I woke up this morning, bleary-eyed, bracing myself for the start of the week, to find this note attached to a bag of fresh vegetables outside my doorway:
Timi, as the note makes clear, is the guy who lives in the flat below mine. We have never met, but he has given me the contents of his refrigerator, and trusted me with his phone number.
How nice is that?!
More to the point, how little does this chime with how Austrians see themselves?
I’m fascinated by national self-image, largely because as a Londoner whose mother was born outside of the UK, I don’t feel very ‘English’, and ‘Britishness‘ is famously an amorphous which doesn’t have much emotional hold on anybody to whom it is applied.
Anyway, along with the nations who suffer from a bit of a superiority complex, there are others which are far too hard on themselves.
When I went to a conference in Helsinki a few years ago, the Finns couldn’t have been more welcoming. I only had to pull out a map in the street and people would rush over and offer to help me find my way. This does not happen in many capital cities. Yet, when I mentioned this to the Deputy Mayor of Helsinki over canapes (hell yes, I was working the room!) he was astounded. “But… we Finns are famously hostile and inward-looking,” he said.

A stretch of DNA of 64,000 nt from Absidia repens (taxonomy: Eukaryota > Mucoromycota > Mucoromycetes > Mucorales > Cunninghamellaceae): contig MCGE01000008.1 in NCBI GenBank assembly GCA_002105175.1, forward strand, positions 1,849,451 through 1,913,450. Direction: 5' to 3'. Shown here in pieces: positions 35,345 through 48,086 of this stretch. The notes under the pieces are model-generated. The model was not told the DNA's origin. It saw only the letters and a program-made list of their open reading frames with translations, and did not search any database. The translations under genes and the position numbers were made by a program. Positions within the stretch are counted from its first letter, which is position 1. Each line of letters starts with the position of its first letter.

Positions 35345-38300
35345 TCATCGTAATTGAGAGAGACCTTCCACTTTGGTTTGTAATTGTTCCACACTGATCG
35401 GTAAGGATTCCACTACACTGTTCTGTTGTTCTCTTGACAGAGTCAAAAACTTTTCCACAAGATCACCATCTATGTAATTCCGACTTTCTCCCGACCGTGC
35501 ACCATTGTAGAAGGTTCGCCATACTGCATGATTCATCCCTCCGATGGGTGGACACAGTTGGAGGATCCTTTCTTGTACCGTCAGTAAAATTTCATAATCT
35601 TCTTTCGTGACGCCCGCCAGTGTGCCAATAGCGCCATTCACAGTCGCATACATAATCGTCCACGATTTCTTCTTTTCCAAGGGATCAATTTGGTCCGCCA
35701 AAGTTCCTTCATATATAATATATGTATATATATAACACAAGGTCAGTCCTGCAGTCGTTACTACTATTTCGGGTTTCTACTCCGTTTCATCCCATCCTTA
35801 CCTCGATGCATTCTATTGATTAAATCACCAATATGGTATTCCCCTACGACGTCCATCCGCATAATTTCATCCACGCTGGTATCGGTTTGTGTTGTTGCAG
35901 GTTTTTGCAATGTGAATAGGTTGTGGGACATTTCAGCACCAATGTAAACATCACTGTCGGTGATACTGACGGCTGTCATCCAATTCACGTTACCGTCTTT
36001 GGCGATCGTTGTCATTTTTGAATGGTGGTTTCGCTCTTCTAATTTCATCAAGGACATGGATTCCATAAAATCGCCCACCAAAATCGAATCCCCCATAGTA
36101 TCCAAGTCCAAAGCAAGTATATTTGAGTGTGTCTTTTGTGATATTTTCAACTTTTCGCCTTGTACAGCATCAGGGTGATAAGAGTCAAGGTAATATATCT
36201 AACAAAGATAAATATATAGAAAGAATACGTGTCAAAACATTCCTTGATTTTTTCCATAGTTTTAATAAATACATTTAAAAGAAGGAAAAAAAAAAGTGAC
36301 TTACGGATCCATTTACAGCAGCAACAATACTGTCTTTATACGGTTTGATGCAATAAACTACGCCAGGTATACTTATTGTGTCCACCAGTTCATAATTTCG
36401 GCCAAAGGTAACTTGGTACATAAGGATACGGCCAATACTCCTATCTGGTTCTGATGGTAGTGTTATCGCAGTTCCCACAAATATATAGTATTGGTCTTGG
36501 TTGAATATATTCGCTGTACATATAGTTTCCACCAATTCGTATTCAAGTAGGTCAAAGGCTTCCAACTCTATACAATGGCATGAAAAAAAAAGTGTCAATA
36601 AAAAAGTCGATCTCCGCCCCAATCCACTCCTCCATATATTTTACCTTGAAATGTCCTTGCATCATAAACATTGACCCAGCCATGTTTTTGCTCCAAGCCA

A similar mind-block seems to have taken hold here. Numerous Austrians have casually noted how difficult it must be for me to deal with their fellow citizens, while at the same time being nothing but utterly friendly and open to me themselves. A guy emailing me about a potential language exchange meeting wrote the following: “I was born here and still i’m a nice guy, can you believe it? 🙂“.
I’m not saying Austrians are saints (I’ve already met some total weirdos here), but the more I travel, and the more people I meet, the more my long-held suspision is confirmed that there are no national borders when it comes to good people and arseholes. So, chill out, Austrians! You’re not that bad!
Now, I’m off for some lunch on Timi… Mahlzeit!